Reclaiming the future of food and farming

GroundTruth Blog

Paul Towers
Dec 01, 2013
1 comments
Inaction? Intransigence? Negligence? Whatever the right word, we’re reminded that the U.S. is behind the curve when it comes to protecting bees. Yesterday, Europe’s restrictions on bee-harming pesticides went into effect. Today, in a full-page advertisement in the New York Times and six other major papers, PAN and over 60 food, farm, faith and investor groups are calling on the Environmental Protection Agency (EPA) to take action. Quickly. While Thanksgiving has passed, there are still many things to be thankful for. Among them, let’s count the bees. They pollinate much... Read More
Paul Towers's picture
Judy Hatcher
Nov 27, 2013
This week people all across the country will pause — over family feasts, football games, and special commemorations like this one sponsored by the International Indian Treaty Council — to count their blessings, and to appreciate their friends, families and community. So before we head off to be with our loved ones, I want to thank the thousands of people — including you, Dear Reader — who make Pesticide Action Network a force to be reckoned with. Without the advocates, online activists, community partners, donors and allied organizations who all contribute to our... Read More
Judy Hatcher's picture
Pesticide Actio...
Nov 27, 2013
Last year, thanks to incredible public outcry, cancer-causing methyl iodide was taken off the market. But other fumigant pesticides are still in wide use on strawberry fields and beyond, and they are among the most toxic and difficult-to-control agricultural chemicals. Recognizing their hazardous nature, EPA is currently reviewing the federal rules for drift-prone fumigants — years earlier than the normal review cycle. Responding to the agency's call for public input, PAN submitted comments earlier this week on behalf of over 30 food, farming and farmworker organizations and... Read More
Pesticide Action Network's picture
Margaret Reeves
Nov 26, 2013
1 comments
A bountiful table surrounded by friends and family — that's how many of us celebrate Thanksgiving. So it makes sense that this week we pause and give thanks to the many people who make the celebration possible. From the farmers who grow the food, to the workers who package and process it, to the millions of farmworkers who work extraordinarily hard to cultivate and harvest the crops that sustain us all, those all along the food chain deserve our thanks — and our support. While we enjoy the harvest’s bounty, we reflect on those who work long, hot hours facing many... Read More
Margaret Reeves's picture
Paul Towers
Nov 19, 2013
On Saturday, the small island of Kaua’i prevailed over the world’s largest pesticide and genetically engineered (GE) seed corporations. In the face of fierce industry opposition and political drama — including a mayoral veto, secret text messages, intimidation from the State and switched votes — the people demanding better protection from pesticides prevailed. The County Council voted once to pass Bill 2491, and then — to overide the mayor's veto — they did it again. Kudos to all who made this victory possible! As Civil Beat noted, concerns about... Read More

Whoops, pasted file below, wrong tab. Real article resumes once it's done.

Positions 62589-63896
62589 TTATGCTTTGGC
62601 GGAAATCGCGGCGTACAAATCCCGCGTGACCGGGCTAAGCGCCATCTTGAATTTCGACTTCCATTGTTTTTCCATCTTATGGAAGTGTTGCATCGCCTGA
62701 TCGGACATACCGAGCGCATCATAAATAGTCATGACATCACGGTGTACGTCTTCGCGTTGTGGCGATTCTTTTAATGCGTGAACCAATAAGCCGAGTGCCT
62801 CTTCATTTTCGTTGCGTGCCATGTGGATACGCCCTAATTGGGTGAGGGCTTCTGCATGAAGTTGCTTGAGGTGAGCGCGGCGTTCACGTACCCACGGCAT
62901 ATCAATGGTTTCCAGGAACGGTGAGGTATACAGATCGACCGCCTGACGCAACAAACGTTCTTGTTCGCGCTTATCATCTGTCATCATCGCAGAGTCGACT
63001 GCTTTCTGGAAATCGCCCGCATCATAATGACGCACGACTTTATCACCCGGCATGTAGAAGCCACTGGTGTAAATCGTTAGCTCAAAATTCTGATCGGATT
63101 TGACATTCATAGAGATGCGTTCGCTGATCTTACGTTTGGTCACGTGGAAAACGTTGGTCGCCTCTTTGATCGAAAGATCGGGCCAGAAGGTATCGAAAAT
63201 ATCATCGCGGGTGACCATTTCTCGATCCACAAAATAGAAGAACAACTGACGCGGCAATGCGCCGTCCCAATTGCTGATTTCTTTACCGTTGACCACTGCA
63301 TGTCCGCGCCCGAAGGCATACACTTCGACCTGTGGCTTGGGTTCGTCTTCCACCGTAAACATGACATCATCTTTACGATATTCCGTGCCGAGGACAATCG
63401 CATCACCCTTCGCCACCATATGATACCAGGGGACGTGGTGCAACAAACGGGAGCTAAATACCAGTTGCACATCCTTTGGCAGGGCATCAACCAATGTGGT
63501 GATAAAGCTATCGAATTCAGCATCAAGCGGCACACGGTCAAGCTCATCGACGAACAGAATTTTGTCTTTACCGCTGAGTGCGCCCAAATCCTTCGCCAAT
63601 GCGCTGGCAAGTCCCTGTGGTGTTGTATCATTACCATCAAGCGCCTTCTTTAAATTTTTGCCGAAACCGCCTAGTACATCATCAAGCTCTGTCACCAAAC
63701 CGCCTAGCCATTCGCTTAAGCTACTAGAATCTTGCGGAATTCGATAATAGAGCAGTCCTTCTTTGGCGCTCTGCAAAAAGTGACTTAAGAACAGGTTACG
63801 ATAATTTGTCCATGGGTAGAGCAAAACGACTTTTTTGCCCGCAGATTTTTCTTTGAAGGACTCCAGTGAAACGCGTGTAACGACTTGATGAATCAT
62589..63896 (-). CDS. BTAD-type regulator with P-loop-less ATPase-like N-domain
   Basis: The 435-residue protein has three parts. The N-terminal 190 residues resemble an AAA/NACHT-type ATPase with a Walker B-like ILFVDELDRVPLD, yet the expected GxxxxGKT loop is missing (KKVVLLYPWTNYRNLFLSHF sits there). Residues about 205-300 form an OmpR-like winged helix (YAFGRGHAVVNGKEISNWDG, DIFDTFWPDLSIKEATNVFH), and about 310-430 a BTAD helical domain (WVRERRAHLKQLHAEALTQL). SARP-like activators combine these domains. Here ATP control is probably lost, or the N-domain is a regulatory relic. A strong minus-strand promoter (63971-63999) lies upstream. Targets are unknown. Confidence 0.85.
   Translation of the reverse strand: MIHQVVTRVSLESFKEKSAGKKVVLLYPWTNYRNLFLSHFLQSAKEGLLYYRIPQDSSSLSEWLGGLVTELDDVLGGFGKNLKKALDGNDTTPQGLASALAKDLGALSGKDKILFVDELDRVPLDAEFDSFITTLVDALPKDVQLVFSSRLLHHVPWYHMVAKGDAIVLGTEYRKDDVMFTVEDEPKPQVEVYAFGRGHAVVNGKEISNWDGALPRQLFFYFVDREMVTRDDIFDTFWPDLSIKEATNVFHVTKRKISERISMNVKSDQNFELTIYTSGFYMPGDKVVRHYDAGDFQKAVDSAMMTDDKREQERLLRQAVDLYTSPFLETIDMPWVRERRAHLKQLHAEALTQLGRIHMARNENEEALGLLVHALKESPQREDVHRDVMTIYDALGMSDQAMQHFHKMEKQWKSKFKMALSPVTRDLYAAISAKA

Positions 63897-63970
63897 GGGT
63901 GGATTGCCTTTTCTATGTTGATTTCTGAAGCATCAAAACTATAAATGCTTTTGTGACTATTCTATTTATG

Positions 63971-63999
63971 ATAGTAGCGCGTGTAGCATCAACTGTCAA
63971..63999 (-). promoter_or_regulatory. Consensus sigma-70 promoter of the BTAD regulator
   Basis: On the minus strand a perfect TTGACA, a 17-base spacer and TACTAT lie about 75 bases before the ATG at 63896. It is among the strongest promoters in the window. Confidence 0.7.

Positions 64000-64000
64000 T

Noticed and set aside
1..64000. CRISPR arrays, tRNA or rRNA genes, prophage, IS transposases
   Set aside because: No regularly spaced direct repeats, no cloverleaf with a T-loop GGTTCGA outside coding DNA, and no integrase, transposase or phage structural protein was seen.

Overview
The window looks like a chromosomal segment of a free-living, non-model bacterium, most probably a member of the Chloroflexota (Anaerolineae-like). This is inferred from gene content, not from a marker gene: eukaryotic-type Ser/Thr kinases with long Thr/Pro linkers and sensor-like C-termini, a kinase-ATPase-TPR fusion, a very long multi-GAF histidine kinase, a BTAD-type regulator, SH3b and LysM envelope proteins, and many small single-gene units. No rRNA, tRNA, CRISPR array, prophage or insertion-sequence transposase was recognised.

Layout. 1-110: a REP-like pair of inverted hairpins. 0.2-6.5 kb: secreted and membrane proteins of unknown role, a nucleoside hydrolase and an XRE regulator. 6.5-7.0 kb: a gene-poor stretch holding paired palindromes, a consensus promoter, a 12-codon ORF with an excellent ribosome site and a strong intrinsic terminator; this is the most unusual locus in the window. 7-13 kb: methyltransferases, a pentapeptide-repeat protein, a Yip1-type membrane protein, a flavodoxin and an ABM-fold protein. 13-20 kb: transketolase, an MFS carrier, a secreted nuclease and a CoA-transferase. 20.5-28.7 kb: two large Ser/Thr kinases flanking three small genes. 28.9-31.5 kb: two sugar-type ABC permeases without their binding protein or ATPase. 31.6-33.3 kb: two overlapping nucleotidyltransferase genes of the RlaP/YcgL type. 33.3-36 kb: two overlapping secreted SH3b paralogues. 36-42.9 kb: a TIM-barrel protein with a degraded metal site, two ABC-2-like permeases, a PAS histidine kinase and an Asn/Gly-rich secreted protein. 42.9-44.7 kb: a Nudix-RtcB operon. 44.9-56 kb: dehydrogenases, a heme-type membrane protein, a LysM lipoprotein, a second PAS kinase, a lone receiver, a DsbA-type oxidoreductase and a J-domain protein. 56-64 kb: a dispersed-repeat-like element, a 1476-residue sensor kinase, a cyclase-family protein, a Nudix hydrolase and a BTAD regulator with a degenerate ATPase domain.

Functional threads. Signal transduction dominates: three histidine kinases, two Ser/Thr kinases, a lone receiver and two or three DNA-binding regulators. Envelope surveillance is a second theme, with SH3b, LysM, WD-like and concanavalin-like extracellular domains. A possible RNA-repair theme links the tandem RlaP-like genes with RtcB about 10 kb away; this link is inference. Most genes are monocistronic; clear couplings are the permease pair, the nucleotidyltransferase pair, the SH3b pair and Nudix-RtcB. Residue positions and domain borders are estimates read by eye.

Paul Towers's picture
Linda Wells
Nov 18, 2013
If you're like me, you've known for awhile that the U.S. is negotiating a new trade deal called the Trans-Pacific Partnership (TPP), but you haven't taken the time to figure out exactly why it matters. Hey, I don't blame us — there's a reason it's hard to understand: the corporations and governments negotiating the deal don't want our opinions slowing down their shiny new free-trade agreement. In fact, if everything goes as planned, very few of us — not reporters, only a handful of legislators, and certainly not you and me — will get to read the deal before it is signed into law. But this... Read More
Linda Wells's picture
Medha Chandra
Nov 14, 2013
Indigenous communities of Inuit Yup’ik living on the St. Lawrence Island of Alaska face a tough winter ahead. For over 20 years, the communities have suffered from unusually high burdens of cancers, miscarriages and other health complications due to their high exposure to persistent organic pollutants (POPs). Now the people of the island report a startlingly meager harvest of the walruses they rely on for food, as climate change shifts weather patterns and disrupts their traditional hunting practices. Our partners at Alaska Community Action on Toxics are raising emergency funds for... Read More
Medha Chandra's picture
Pesticide Actio...
Nov 13, 2013
1 comments
New food safety rules now being considered by the Food and Drug Administration (FDA) are causing concern among farmers and consumers across the country. As currently written, the rules would unfairly burden family farmers, undermine sustainable and organic farming — and reduce the overall availability of fresh, local food. FDA is currently at the "rulemaking stage," turning the food safety bill passed by Congress in 2009 into actual regulations. They are accepting public comments on the draft rules until November 22. Ensuring the safety of our food supply is critical, and... Read More
Pesticide Action Network's picture

Pages